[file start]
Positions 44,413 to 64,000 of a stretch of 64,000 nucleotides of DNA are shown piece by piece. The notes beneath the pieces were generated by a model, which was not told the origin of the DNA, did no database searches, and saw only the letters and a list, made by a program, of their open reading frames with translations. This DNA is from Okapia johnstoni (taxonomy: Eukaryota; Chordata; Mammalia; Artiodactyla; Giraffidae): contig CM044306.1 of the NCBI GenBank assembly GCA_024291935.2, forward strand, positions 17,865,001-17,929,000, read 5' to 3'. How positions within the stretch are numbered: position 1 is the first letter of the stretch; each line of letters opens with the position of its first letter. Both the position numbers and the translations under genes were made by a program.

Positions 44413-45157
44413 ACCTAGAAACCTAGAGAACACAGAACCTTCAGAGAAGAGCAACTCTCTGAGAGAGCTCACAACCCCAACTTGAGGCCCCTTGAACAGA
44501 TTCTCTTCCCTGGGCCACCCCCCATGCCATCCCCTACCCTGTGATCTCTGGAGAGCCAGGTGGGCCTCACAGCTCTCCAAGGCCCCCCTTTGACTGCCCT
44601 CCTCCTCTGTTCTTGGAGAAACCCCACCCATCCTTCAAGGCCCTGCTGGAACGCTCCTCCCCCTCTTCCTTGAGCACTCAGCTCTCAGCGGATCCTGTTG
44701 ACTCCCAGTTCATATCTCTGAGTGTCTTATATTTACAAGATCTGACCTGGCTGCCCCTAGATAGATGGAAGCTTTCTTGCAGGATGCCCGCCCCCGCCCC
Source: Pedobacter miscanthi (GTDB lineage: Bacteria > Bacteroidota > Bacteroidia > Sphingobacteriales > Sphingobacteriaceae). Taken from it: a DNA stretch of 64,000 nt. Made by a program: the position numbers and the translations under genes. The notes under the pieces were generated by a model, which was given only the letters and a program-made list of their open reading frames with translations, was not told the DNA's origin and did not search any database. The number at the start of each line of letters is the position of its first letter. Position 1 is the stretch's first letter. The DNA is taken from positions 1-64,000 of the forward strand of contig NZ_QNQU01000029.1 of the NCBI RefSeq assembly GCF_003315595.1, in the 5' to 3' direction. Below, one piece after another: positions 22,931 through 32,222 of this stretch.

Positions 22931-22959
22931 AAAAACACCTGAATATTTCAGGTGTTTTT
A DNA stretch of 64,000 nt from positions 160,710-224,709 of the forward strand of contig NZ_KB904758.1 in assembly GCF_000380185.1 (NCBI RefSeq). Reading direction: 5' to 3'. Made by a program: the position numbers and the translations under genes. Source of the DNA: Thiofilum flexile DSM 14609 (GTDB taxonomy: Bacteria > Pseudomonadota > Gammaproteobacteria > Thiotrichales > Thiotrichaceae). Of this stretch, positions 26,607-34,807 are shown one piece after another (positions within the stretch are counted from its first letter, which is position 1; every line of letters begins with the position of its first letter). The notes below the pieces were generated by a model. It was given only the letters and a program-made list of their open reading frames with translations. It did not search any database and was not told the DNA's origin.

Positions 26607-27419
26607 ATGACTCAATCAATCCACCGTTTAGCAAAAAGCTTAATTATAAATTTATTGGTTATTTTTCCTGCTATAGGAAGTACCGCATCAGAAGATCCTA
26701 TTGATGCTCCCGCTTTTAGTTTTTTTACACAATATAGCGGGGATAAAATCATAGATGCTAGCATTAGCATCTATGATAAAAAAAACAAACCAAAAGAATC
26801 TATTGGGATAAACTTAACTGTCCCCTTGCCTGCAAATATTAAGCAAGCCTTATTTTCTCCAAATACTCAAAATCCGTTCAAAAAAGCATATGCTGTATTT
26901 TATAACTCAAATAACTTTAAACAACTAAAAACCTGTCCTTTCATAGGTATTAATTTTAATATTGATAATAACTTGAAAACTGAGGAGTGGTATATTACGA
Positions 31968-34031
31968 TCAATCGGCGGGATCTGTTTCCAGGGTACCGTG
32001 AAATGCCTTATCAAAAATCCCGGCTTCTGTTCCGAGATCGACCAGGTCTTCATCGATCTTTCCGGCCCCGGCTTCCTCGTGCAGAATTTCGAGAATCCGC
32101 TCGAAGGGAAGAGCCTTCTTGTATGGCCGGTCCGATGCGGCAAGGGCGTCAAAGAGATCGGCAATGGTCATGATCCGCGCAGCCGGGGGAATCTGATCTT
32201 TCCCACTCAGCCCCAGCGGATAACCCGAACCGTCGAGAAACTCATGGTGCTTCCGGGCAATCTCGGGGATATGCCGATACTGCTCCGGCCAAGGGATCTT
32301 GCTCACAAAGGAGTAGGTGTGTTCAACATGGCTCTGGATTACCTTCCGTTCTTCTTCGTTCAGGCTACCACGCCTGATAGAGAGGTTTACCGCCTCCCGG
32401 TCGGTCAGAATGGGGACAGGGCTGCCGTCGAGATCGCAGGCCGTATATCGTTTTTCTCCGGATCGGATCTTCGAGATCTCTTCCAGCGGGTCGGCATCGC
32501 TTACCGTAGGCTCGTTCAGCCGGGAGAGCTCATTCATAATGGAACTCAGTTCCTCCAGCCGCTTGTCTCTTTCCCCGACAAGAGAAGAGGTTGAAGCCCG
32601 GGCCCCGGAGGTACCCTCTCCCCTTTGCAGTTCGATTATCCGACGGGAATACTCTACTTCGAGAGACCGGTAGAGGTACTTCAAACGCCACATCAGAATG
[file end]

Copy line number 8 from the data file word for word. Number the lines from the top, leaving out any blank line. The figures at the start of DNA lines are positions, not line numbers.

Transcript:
Positions 22931-22959